Tuesday, November 10, 2015

Helping Our Students Stand Out - What is Our "Value-Added"?

Over the past several months, I have found myself using business terms to describe different facets of our current education system.  Terms like UX and UI to describe the user-experience that our students and parents have with us and the user-interface that they interact with when searching us online.  Or ROI, our return on investment when considering different topics and formats for professional development.  And while mixing business and education can often cause a certain level of discomfort for some, I think there is much for us to learn from the business world when it comes to being insatiably curious about the needs of our clients, our students and parents, at the center of what we do each day.

Right now, the term that is at the forefront of my thinking is "value-added".  Wikipedia summarizes "value added" as 'extra' features of an product, service, or person that goes beyond the standard expectations, and provides something 'more', even if the cost is higher.  Bearing this in mind, the question that keeps bouncing around in my head is this:

"What is the "value-added" piece that we can give to our students in the K-12 system in British Columbia that will make the difference for them in the future?"

Right now, I find it difficult to give a satisfactory answer to this question.  Consider the following:

Take a moment and think back to when you applied for your first job.  Not your first teaching job, or job in your chosen profession.  I mean your first job ever, the one you got when you had spots on your face, your feet were too big for the rest of your body, and mom or dad had to pick you up after your shift because you weren't yet old enough to drive a car.

I applied for my first job in the tenth grade.  I grew up in a small town in northern British Columbia, where the job options for a teen were few and far between. So when an opportunity game up at a local gas station to be a cashier and cook for the summer, I jumped at the chance to try and earn a little extra cash to pay for my extra-curricular sports.  As you can imagine, the employer required a resume and cover letter as part of the application process, and they would select a few promising candidates for an interview.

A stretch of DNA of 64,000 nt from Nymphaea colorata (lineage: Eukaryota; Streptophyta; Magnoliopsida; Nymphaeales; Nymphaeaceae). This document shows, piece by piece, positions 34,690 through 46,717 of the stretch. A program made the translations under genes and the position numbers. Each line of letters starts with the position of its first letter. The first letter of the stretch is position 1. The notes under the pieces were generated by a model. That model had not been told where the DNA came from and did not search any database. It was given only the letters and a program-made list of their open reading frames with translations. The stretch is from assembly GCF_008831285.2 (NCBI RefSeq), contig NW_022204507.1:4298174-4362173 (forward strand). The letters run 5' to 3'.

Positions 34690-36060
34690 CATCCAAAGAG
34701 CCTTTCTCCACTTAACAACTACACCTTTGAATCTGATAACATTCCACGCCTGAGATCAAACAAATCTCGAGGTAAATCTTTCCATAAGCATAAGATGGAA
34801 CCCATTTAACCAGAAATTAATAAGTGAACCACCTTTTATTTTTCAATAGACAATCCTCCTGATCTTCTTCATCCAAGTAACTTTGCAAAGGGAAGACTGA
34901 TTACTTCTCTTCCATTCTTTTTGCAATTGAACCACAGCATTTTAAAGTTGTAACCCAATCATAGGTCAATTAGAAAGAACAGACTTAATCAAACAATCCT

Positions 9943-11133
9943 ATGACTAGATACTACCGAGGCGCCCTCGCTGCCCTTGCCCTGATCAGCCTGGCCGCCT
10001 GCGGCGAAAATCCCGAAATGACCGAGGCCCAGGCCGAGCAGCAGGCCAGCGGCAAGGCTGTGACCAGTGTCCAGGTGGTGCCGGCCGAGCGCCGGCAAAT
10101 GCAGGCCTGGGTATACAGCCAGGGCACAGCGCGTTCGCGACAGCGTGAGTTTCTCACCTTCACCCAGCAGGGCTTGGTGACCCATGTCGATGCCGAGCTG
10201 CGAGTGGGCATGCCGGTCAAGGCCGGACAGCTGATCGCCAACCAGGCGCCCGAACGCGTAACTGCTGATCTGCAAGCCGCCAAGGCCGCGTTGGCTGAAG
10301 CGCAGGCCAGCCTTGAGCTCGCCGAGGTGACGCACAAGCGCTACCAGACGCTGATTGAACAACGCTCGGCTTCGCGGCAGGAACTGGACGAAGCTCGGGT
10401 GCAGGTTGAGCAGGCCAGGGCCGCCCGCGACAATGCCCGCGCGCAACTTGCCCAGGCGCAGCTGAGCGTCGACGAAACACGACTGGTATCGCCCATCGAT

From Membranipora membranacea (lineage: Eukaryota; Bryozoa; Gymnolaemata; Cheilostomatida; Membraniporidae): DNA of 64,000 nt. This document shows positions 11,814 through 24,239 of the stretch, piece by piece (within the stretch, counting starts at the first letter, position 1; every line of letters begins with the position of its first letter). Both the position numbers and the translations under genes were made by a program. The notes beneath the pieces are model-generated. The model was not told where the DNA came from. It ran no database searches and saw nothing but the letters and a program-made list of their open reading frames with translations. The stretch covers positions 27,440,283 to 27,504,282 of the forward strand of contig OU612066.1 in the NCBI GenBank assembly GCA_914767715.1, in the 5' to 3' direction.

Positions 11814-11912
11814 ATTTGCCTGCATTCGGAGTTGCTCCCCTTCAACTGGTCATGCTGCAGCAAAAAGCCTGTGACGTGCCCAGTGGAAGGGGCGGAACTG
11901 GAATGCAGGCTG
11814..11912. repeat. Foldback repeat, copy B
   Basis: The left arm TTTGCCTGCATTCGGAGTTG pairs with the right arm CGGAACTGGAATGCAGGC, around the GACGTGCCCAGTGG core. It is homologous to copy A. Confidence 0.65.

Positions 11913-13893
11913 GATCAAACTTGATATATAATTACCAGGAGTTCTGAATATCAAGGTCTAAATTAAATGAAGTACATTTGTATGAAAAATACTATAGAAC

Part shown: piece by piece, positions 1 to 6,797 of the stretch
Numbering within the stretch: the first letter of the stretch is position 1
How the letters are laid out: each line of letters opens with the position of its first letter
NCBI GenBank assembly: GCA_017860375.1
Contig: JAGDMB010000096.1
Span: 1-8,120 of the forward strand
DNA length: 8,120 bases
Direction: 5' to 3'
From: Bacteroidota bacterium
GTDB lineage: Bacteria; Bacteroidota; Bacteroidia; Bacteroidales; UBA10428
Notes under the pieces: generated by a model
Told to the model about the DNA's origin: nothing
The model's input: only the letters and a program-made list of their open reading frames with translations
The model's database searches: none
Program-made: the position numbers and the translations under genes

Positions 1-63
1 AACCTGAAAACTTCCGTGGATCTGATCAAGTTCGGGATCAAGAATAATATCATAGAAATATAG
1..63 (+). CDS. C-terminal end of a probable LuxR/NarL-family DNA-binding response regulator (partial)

Unfortunately, this posed a few minor challenges for me.

Specifically, I had never written a cover letter, I had a nothing to put in my resume, and I most certainly had never had any sort of an interview with an adult that I had not previously met.  But paying for volleyball camp was important to me, so I was prepared to give the application my best shot.  I found a Consumer Education textbook that my older brother had forgotten to return to the school library with a couple of sample resumes in it, and began my attempt to document the salient bits of my life to that point according to the sections set out by the experts at Nelson Publishing.

Name, Address, Phone Number....ok, got that.

Experience?  Seeing as this would be my first job--pretty tough to expand on this section.  Let's move on.

Education?  Hmmm. Well, I had been in the K-12 system for a few years, just like any other kid.  I felt like I was a pretty good student--but how was I supposed to make that evident? I guess I could staple my June report card to my resume, but that too was a bit of a problem:  when I looked at it, it said things like "Course: Science 10; Grade: B; Work Habit: G; Comment: Have a great summer!". Even in Grade 10, I remember thinking that a comment like that didn't tell my prospective employer much about me.